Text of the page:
What is my financial journey?

Did you notice the tense I used? I used “is” not “was” because my journey is ever evolving and I am not “there” yet. I do not know where or what “there” is and that is ok. Life has taught me it is perfectly acceptable not to have all the answers. Honestly, it’s not even realistic. I cannot say where it will end but I can tell you how it started.

My mother instilled in me throughout my childhood the difference between a “want” and a “need”. Like a typical child I wanted EVERYTHING! It didn’t matter if I already had one or two, I want this one. My mother defined a “need” as something that was essential. Some “needs” were toiletries, food, housing, utilities, clothing, school supplies, shoes, etc. Examples of things I wanted were new toys, journals, purses, manicures, and pedicures.

When I would ask my mother for something, she would ask me, “is it a want or a need?” My mother always covered my needs and most times she covered my wants. I learned early on I would have to find ways to finance the things I wanted. Completing chores around the home for an allowance was not an option because Homie, my mom, didn’t play that! My mom had the Julius mindset from Everybody hates Chris. She allowed me to live in her house, she allowed me to eat her food, etc.

My great-aunt lived around the corner. Every week she would invite me to walk to our neighborhood stores. She would give me money to buy things I wanted. Somehow, I never spent that money but still came back with something whether it be a purse, jewelry, or journal.

I used to wake up early some Saturday mornings to work with my grandpa. My grandpa was an engineer for Chicago Public Schools and a maintenance man for a landlord. Work always included breakfast, working for a few hours, going shopping, and getting paid. Work ranged from plowing snow on cold winter days, tiling floors, to snaking bathtubs.

I worked two part-time jobs while in high school. One was a program through my high school. The other was a client of my father. It was a running joke in my family I always had money.

I worked part-time my sophomore through senior year in college. I wasted 10 refund checks! TEN! I try not to think about the missed investment opportunities like Amazon, Microsoft, and Apple from 2009 through 2013. I worked every summer while in college. Although I had the ability to get money I could never hold onto it and was incredibly irresponsible with it.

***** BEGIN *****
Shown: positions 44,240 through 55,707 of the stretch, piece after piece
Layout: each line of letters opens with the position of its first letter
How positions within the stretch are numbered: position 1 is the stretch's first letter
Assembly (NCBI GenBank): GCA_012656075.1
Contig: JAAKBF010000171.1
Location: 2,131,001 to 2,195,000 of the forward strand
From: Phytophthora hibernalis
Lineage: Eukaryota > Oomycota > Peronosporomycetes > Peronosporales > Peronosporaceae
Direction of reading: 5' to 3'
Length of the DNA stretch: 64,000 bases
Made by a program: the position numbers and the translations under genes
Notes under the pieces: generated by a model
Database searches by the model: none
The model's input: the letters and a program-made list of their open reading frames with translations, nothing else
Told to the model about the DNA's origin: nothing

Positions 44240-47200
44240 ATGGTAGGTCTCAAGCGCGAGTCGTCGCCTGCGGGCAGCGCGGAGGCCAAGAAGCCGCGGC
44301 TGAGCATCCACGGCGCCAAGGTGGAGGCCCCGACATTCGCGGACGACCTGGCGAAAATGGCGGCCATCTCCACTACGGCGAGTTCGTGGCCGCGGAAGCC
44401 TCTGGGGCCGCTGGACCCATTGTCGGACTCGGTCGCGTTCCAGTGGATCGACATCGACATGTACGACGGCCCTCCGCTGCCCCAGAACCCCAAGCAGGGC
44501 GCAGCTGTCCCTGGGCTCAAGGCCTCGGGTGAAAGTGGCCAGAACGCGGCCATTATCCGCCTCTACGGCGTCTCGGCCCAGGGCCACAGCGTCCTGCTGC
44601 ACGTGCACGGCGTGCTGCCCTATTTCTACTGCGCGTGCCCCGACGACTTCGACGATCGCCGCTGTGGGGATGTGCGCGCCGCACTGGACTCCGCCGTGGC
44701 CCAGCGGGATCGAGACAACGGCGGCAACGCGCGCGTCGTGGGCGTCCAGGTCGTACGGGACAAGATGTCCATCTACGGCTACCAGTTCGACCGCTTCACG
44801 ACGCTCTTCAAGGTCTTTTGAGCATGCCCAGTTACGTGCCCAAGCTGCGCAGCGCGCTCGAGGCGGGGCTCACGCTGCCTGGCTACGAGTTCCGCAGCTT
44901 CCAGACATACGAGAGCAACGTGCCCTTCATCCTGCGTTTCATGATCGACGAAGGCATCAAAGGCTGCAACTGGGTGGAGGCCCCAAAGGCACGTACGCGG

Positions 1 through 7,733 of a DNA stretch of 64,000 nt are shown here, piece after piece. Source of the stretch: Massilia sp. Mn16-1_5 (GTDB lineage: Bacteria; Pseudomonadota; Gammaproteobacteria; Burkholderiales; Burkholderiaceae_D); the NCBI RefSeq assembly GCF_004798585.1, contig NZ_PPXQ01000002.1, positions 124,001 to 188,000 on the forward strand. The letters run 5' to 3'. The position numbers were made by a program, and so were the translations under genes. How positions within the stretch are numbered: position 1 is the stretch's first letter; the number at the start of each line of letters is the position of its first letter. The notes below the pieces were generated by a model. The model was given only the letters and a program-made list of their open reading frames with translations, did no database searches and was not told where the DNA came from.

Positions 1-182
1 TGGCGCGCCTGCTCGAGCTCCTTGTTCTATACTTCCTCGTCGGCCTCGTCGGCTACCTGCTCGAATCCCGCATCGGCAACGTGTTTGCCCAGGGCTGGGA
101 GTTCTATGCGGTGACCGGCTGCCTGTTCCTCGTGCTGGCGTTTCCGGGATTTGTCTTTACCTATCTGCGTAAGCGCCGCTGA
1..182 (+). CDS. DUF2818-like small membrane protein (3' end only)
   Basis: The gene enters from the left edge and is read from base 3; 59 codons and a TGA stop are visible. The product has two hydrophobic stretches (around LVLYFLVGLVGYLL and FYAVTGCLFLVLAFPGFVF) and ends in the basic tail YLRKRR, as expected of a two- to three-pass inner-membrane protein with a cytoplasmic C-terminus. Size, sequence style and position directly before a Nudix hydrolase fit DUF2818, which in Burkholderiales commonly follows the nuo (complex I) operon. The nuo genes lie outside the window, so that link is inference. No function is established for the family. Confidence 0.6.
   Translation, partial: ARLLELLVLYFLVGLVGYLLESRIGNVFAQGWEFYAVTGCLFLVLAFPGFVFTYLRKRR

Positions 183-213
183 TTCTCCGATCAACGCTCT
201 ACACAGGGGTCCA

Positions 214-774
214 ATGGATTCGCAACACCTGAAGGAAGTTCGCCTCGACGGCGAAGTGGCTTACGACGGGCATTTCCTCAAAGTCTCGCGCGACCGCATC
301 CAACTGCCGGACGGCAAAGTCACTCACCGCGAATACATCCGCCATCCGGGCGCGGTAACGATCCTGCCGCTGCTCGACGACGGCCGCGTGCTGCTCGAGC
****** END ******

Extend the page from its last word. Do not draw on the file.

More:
Eventually that turned into a dependency on money. I didn’t learn I was dependent on money until it was too late. I had what I would describe as a wilderness experience when I made a decision to go to law school over eleven hours away from my hometown. I was isolated from everyone I knew and I was miserable. I knew after mid-terms my first semester law school was not for me. There was a time I didn’t have the money to pay my light bill, I had to borrow money for groceries, and had no savings.

My refund checks had run out because I withdrew my second semester and I was making less than $9/hr working retail part-time. When I finally secured a full-time job with a State agency over ten hours away I had about $300 saved. I packed everything that could fit in my car and gave everything else away. Instead of using the money I saved to pay for gas I maxed out my retail credit card to buy gas cards the day before my trip. Upon leaving and driving down the road something beneath my hood snapped and I was barely able to steer my car. When I finally pulled over, I looked under the hood and saw my alternator belt was off. One tow truck, repair shop, and invoice for a new alternator and power steering belt later and I had less than $4 to my name. I cried some real tears that day.

I prayed so hard the day I left. My route to my destination included three toll roads, they were $3 each. It was a Whitney Houston moment, “I have nothing, nothing, NOTHING…”. Little did I realize I had everything because God was with me. The toll booth people gave me three pretty little papers instructing me to pay at least $10 for each paper by X amount of days. I couldn’t afford another thing to go wrong. Guess who managed to get pulled over and get a ticket.

Eventually, I started my job with the State. More money did not equate to me becoming more fiscally responsible. I had the same problems. I could hold onto money for a certain amount of time then poof, it was gone. One of the problems was trying to save money without having a budget. It wasn’t until I discovered Dream Catchers: Live Richer in 2016 that I developed a financial foundation.

Present day, I ask myself the same question my mom asked growing up before I make purchases. Is it a want or a need? My favorite part of shopping is putting things in my virtual shopping cart and closing the browser. Oftentimes, I walk out of stores empty handed because all of my needs are met.

Back to blog

Leave a comment

Please note, comments need to be approved before they are published.